Albinism is an inherited condition in which a person lacks the usual amount of the pigment melanin, which is the substance that gives color to skin, hair, and eyes.
Albinism (AL-bi-niz-im) is a group of disorders that occur when a person inherits various genes * that are defective in their ability to make the pigment melanin (MEL-a-nin). Melanin is the main substance that determines a person's skin, hair, and eye color. In the United States, albinism affects approximately one in 17,000 people, although certain types of albinism are more prevalent among specific groups of people. In some parts of Africa, for instance, about one in 1,000 people experience the condition. The outward signs of albinism vary according to the amount of pigment a person has, and many people with albinism have skin much lighter than that of their family members. Caucasians with albinism may have white to light-blond hair, pinkish-white skin, and blue eyes, while people who are black may have yellowish hair, skin with a cream-colored tint, and hazel or green eyes. In some people with albinism, the eyes look pink because they contain no pigment to mask the red of the blood vessels in the retina * .
Albinism always affects vision to some degree. The genes responsible for albinism cause abnormal development of the nerve connections between the eyes and the brain. The retina and the iris (the colored portion of the eye) are also affected by albinism.
Albinism refers to a group of inherited disorders that are often divided into two major categories: oculocutaneous albinism, or OCA, which involves eye, hair, and skin color; and ocular albinism, which mainly affects the eyes. Some of these disorders and their causes are:
Most people with albinism are born to parents without the condition, but both parents must carry a copy of the defective gene, and both must pass on that copy to their child. Albinism is a recessive trait, meaning that if a person inherits even one good copy of the gene, that person will not have the condition. Parents who both carry the trait have a 25 percent chance that each of their newborn children—either boy or girl—will have albinism. Ocular albinism is the exception because most of these cases are caused by a sex-linked genetic defect, which means that the defective gene is carried by the X chromosome * , which is one of two chromosomes that determine a person's sex. Sex-linked diseases occur most often in males.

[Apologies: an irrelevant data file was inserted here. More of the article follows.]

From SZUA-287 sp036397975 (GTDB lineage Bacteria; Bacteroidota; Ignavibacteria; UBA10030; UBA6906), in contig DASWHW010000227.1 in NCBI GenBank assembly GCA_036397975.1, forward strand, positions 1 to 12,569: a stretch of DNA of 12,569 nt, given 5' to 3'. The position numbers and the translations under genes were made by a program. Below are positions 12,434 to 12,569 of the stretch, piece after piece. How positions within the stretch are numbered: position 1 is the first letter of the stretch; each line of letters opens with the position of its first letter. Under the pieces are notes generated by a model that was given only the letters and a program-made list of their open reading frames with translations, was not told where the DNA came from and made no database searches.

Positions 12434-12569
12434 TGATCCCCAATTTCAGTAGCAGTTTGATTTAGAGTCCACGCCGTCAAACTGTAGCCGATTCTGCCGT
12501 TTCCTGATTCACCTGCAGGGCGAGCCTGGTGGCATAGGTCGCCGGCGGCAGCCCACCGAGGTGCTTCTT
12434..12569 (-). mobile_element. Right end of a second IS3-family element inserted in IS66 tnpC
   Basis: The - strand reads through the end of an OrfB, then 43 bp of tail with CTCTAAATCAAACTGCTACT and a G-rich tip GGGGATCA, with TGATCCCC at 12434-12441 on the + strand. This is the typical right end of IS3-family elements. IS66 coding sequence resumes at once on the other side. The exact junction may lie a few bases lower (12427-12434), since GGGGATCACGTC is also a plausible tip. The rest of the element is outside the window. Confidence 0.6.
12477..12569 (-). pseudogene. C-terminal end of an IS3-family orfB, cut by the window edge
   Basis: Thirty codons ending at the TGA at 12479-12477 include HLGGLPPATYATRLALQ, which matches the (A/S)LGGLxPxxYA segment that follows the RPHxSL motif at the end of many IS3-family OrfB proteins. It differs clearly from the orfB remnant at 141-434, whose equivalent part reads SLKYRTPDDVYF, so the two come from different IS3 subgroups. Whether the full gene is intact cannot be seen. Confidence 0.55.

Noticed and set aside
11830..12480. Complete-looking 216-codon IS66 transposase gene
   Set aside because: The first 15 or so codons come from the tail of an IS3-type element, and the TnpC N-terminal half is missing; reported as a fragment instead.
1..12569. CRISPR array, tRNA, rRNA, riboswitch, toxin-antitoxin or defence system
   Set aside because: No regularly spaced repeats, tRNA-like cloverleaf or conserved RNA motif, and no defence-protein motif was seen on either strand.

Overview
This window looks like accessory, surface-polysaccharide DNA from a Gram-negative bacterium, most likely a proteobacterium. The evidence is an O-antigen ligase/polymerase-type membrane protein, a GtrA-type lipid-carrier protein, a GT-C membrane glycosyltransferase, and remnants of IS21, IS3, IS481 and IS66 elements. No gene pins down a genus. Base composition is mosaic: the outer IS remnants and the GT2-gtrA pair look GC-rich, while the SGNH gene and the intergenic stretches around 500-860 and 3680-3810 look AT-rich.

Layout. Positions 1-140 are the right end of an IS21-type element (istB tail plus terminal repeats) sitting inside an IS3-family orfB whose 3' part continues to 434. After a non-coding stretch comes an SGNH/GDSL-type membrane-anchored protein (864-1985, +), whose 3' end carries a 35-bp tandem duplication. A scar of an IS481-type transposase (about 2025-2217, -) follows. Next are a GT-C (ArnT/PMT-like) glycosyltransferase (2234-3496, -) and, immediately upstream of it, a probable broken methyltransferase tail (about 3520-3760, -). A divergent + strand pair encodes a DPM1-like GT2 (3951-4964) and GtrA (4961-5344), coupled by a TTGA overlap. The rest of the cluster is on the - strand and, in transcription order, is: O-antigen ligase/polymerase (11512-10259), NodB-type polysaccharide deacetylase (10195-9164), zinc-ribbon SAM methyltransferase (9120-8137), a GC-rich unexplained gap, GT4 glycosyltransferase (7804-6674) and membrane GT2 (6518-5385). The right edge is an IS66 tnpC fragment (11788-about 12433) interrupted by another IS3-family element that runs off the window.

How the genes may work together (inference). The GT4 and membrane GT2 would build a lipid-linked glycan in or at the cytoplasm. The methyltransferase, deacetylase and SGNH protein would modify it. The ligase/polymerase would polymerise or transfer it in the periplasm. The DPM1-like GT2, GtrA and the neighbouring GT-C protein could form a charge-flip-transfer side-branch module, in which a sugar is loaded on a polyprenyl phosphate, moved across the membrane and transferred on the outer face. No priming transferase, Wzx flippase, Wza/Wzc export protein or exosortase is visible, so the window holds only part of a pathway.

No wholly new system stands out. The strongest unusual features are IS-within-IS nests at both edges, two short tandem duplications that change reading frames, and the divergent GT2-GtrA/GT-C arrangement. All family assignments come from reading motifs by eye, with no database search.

Vision and skin care are major considerations for people with albinism. The lack of pigment makes eyes and skin very sensitive to sunlight, and the skin prone to sunburn. The latter, a feature of people with oculocutaneous albinism, can lead to premature aging of the skin and skin cancer. The use of sunscreen, hats, and protective clothing can help prevent overexposure to the sun. Similarly, people with oculocutaneous and with ocular albinism should use sunglasses to shade their eyes, and should take care to avoid direct and bright indoor lights, as well as glare from shiny surfaces both indoors and outdoors. Some people with albinism find that their vision problems can be corrected with glasses, but others may require surgery. While many people with albinism can see well enough to drive a car, many others are legally blind. All people with albinism need consistent and continuing eye care.
While people with most forms of albinism have a normal life expectancy, they may face social and emotional hurdles as they learn to live with being different. Support from family and friends is especially important to helping a child with albinism build self-esteem.
See also Blindness • Eye Disorders: Overview • Genetic Diseases: Overview
Urquhat, Emily. Beyond the Pale: Folklore, Family and the Mystery of Our Hidden Genes. New York: Harper, 2015.
Vision for Tomorrow. “Genetics and Types of Albinism.” The Vision for Tomorrow Foundation. http://www.visionfortomorrow.org/geneticsof-albinism (accessed June 16, 2015).
American Association for Pediatric Ophthalmology and Strabismus. 655 Beach St., San Francisco, CA 94109. Telephone: 415-561-8505. Website: http://www.aapos.org (accessed June 1, 2015).
Hermansky-Pudlak Syndrome Network. One South Rd., Oyster Bay, NY 11771-1905. Toll-free: 800-789-9477. Website: http://www.hpsnetwork.org (accessed June 1, 2015).
National Organization for Albinism and Hypopigmentation (NOAH). PO Box 959, East Hampstead, NH 03826-0959. Toll-free: 800-473-2310. Website: http://www.albinism.org (accessed June 1, 2015).
* genes (JEENS) are chemical structures composed of deoxyribonucleic acid (DNA) that help determine a person's body structure and physical characteristics. Inherited from a person's parents, genes are contained in the chromosomes found in the body's cells.
* retina (REH-tuh-na) is the tissue that forms the inner surface of the back of the eyeballs; it receives the light that enters the eye and transmits it through the optic nerves to the brain to produce visual images.
* enzyme (EN-zime) is a protein that helps speed up a chemical reaction in cells or organisms.
* chromosome (KRO-mo-zom) is a unit or strand of DNA, the chemical substance that contains the genetic code to build and maintain a living being. Humans have 23 pairs of chromosomes, for a total of 46.